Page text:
Tips to Focus on Customer in the Crowded Martech Landscape
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As many industry experts can attest, the marketing technology (martech) landscape is an exceedingly crowded one. In fact, according to Scott Brinker's 2019 MarTech 5000 graphic, there are currently over 7,000 technology solutions for marketing professionals to harness technology to analyse data, conduct customer follow-up, measure ROI, and justify marketing spend.
While competition in the market is intrinsically a good thing to spark innovation, unfortunately, with a multitude of platforms comes fragmentation and information silos. So, the question becomes, what is the best way for organizations to optimize the land of plenty when a growing amount of their customer analytics data is being sourced from disparate platforms.
The Landscape Today
While the martech landscape is incredibly complex, Brinker’s graphic illustrates only a fraction of all consumer touch points and their associated customer information. As the specific tools to complete a variety of tasks and processes grows exponentially, so do the drawbacks. When organizations are using a multitude of different platforms to implement something, it becomes difficult to integrate information and develop a streamlined approach to drive towards the same end. As a result, it becomes harder to develop a cohesive view of the customer.
Leapfrogging Informational Silos
The challenge marketers face is bringing everything together to cultivate a streamlined experience for consumers and the employees interacting with them. It is important to understand that often companies have a fragmented view of who the customer is, especially if there are different owners for each piece of the customer journey who not only operate in different informational silos, but also on different physical silos inside an organization. Even if a company is able to boil it down to a few tools that are streamlined and working together harmoniously, it becomes easy to view one’s role as a steward of the tool rather than a change agent in the organization.
When platforms talk with one another, there still must be a human and emotional element ensuring the data drives strategic, customer-focused actions back up through the enterprise. Tools should be a means, not an end. Even if the tools are organically working to cross disseminate information, having free-flowing and transparent communication between each person who owns a piece of the journey is paramount.
Customers: I’ll Tell You What They Really, Really Want
What customers crave across brands and industry is a seamless experience. As tools are streamlined and optimized, companies can create experiences with few hiccups. Even if on the back-end omnichannel experiences are supported by multiple tools, it is important to make the customer feel like all touch points and their experiences are driven by one unified brand. This hinges on taking the individual customer-level information that lives and breathes in both marketing and customer experience spheres of influence and translating it upward to broader strategy.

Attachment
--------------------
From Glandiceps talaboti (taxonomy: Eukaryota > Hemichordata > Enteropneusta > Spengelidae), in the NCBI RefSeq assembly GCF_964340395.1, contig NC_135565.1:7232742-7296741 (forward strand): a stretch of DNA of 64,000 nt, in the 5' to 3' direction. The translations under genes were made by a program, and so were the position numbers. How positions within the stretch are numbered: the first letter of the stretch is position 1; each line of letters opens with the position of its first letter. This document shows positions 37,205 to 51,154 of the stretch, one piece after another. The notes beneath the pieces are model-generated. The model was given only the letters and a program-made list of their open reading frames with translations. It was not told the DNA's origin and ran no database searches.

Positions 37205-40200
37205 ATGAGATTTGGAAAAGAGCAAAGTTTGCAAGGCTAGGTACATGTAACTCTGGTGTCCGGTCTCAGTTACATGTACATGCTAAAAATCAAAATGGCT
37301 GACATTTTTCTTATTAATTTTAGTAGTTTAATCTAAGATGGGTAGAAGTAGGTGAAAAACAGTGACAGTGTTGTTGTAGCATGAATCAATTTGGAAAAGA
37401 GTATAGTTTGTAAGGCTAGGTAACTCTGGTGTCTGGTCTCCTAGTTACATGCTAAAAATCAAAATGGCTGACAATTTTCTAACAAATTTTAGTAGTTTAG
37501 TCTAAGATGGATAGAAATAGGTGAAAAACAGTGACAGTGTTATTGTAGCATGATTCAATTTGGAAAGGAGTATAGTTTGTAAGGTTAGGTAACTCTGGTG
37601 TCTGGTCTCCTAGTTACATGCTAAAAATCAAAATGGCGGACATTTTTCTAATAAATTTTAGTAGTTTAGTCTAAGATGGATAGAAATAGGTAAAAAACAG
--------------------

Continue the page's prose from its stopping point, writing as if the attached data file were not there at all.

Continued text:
Where to Begin?
While it is true that streamlining tools will help uncomplicate the customer experience, the answer when it comes to priorities in developing a truly customer-centric approach is twofold.
Companies need to streamline the customer view and work across informational silos to do this. However, even if this is accomplished, another big challenge organizations face, which this fragmented view of tools and technologies can mask is that even when there is a solid view of the customer from the data, companies need to take action in service of that. They require a solid approach to spurring and managing the organizational change that must occur as a result of those single actions.
Think about your marketing stack of tools. Why did you get these tools in the first place? Was it to accomplish one singular goal? Or was it to add a piece to an entire ecosystem designed to create intentional experiences for your customers that are in line with your brand? If so, that is a step beyond the data and information the tools alone can provide. Companies must take a step back and focus on the intention behind the tools. It is important to consider the change agent component of the user just as much as the technology that facilitates it.
Many companies are adopting the mindset of “measure less talk more”, meaning that while there are so many things that can be measured and tracked, it can get to a point where it becomes automated and the human viewpoint is lost. Barring a consolidation or contraction of the martech landscape, leaders must think and talk about this “human element” more. Successful brands will take it to heart when selecting their marketing stack and in turn, using the data provided to facilitate actionable change well beyond what any tool can provide.